There’s one Celtic Isaiah Thomas might never forgive

Isaiah Thomas has always used his former employers as motivation. The Kings and Suns gave up on him, and the diminutive

Isaiah Thomas has always used his former employers as motivation.

The Kings and Suns gave up on him, and the diminutive dynamo has always wanted to make them, or any other doubters, pay. Now that Thomas is a legitimate star and was part of one of the biggest trades in NBA history, he might change course with his most recent club.

Well, almost.

“Boston is going to be all love,” Thomas told Sports Illustrated.

There was one caveat.

“I might not ever talk to Danny again,” Thomas said of Celtics general manager Danny Ainge. “That might not happen. I’ll talk to everybody else. But what he did, knowing everything I went through, you don’t do that, bro. That’s not right. I’m not saying eff you. But every team in this situation comes out a year or two later and says, ‘We made a mistake.’ That’s what they’ll say, too.”

Thomas became an MVP candidate and the most popular player on the Celtics last season, leading the team to the No. 1 seed in the East and a trip to the conference finals. He played through a hip injury in the playoffs, which included a fantastic Game 7 performance against the Wizards in the second round (29 points, 12 assists).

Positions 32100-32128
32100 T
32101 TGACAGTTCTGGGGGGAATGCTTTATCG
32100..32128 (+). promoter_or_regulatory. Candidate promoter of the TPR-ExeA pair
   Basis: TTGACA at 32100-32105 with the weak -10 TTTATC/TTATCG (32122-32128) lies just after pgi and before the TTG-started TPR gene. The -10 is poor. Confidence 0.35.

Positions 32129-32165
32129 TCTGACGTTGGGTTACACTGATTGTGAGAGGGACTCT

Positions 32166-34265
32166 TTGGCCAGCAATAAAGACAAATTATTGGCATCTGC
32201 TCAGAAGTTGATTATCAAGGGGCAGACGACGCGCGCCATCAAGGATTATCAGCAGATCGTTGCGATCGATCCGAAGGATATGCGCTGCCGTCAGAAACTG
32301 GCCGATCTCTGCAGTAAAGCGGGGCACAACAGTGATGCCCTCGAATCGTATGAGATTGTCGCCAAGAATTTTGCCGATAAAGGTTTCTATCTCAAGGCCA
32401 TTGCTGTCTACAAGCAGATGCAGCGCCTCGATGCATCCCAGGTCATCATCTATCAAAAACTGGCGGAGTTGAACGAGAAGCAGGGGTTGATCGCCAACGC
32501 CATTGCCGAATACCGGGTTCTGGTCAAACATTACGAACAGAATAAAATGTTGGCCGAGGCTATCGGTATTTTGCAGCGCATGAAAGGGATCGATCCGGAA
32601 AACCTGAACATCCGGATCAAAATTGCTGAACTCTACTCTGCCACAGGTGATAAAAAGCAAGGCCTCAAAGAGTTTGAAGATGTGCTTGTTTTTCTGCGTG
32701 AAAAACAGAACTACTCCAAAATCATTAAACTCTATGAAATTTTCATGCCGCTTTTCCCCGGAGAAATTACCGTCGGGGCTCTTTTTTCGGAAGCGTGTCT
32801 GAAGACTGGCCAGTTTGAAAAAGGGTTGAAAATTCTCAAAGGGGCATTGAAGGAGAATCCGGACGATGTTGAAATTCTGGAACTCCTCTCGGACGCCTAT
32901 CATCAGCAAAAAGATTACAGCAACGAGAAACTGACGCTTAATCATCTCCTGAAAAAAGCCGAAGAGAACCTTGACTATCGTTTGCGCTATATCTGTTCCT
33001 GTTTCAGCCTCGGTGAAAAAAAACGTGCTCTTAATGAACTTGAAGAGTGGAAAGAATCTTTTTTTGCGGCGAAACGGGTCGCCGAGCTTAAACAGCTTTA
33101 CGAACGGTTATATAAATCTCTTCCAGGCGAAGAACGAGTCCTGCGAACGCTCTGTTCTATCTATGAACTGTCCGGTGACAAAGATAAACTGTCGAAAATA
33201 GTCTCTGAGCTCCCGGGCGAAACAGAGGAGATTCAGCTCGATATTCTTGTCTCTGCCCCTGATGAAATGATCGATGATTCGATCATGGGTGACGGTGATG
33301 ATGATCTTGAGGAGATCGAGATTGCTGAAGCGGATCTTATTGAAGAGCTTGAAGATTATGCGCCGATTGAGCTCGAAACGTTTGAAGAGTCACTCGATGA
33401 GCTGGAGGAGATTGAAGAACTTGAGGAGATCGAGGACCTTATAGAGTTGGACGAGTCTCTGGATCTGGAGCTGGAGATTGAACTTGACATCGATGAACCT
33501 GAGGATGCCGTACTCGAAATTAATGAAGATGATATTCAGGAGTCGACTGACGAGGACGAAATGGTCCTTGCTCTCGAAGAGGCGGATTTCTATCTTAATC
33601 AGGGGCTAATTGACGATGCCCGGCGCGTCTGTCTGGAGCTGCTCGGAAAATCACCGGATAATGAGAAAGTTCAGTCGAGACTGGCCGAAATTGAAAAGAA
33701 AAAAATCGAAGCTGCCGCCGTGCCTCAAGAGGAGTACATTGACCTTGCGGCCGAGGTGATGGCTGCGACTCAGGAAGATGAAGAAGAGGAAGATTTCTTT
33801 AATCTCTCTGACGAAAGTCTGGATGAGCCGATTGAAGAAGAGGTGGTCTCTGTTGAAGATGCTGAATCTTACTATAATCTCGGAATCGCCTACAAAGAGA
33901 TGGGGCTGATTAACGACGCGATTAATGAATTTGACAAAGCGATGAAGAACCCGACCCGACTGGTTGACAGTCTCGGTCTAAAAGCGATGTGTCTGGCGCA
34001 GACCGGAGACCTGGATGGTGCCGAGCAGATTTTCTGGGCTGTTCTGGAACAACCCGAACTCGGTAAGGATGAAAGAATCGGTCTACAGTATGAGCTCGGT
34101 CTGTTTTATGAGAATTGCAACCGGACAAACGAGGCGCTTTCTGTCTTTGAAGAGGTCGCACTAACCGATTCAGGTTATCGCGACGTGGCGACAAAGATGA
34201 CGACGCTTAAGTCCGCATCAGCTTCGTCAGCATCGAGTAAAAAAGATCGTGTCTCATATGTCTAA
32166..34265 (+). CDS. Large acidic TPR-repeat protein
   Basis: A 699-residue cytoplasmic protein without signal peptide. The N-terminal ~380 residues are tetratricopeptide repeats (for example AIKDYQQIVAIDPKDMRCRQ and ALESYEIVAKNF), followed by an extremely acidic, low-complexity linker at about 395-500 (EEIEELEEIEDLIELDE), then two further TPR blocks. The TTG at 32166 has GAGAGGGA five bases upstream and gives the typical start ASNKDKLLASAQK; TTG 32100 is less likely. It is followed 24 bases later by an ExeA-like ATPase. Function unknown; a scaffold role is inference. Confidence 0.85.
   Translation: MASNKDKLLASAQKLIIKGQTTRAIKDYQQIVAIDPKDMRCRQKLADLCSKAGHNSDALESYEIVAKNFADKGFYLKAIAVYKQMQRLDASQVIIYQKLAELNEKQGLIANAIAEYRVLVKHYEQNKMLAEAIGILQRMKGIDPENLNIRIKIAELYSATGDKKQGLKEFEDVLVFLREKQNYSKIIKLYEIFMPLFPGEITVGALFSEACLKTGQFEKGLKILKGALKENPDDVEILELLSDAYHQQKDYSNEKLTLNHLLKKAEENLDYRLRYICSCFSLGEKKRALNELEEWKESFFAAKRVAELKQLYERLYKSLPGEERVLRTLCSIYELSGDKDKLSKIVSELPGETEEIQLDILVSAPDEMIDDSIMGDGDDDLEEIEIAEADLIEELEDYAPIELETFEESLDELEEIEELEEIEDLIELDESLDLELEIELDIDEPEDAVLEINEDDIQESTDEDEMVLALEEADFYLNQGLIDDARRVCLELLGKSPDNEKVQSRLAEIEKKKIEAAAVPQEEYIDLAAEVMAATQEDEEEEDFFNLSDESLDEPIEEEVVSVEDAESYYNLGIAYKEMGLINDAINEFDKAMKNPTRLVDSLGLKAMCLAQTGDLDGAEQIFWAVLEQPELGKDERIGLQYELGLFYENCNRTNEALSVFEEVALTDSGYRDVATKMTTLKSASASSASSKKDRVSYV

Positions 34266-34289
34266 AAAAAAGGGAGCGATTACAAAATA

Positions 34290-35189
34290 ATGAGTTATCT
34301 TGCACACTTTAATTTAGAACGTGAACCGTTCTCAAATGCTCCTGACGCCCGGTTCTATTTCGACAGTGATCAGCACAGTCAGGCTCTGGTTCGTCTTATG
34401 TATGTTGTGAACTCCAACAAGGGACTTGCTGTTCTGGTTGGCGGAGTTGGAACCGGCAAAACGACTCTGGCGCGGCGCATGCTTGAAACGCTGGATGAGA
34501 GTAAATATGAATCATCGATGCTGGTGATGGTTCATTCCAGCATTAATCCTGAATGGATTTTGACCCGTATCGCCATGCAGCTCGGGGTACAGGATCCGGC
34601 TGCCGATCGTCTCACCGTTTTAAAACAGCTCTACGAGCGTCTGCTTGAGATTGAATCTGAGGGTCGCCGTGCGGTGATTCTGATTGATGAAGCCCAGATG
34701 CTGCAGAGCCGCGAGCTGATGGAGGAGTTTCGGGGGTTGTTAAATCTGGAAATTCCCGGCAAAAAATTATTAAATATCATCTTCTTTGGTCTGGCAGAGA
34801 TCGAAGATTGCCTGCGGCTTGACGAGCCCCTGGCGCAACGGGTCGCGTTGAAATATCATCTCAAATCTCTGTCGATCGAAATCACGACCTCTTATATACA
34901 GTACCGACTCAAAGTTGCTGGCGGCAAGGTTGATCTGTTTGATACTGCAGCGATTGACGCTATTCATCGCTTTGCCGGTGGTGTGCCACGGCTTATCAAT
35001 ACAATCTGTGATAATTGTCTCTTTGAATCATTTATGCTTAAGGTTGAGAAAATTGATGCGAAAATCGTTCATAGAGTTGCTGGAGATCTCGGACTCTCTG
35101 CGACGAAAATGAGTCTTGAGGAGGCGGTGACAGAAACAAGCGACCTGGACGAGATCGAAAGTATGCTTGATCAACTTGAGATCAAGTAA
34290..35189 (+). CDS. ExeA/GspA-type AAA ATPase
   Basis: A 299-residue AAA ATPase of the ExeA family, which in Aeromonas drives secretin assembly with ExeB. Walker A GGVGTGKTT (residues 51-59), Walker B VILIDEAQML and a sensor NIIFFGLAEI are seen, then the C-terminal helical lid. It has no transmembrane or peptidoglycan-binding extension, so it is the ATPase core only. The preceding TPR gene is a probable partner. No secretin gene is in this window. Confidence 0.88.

His condition got worse, and he was ineffective for two games against the Cavaliers in the conference finals before shutting it down. Now that he’s been traded to Cleveland in a package for Kyrie Irving, one of the biggest story lines of the 2017-18 season is when Thomas will be able play for his new team — and how effective he can be.

The Cavaliers hope to have him back by late December or early January. Thomas, who said he’s wrestled with the decision to rest his hip instead of having surgery, has been working out and hopes to return before then.

“No doubt about it, I should have sat out the playoffs,” he told SI. “No way around it, I made it worse.”

Beyond the injury, Thomas also dealt with the death of his sister the day before the playoffs began. Thomas called it the best year of his basketball career, but the worst year of his life.

“Hoop is what lets me forget about everything else,” Thomas says. “The court was the only place I felt comfortable. At home, I’d just sit around and think about my sister, which hurt. On the floor, I was free. Emotionally, I wasn’t even there.”

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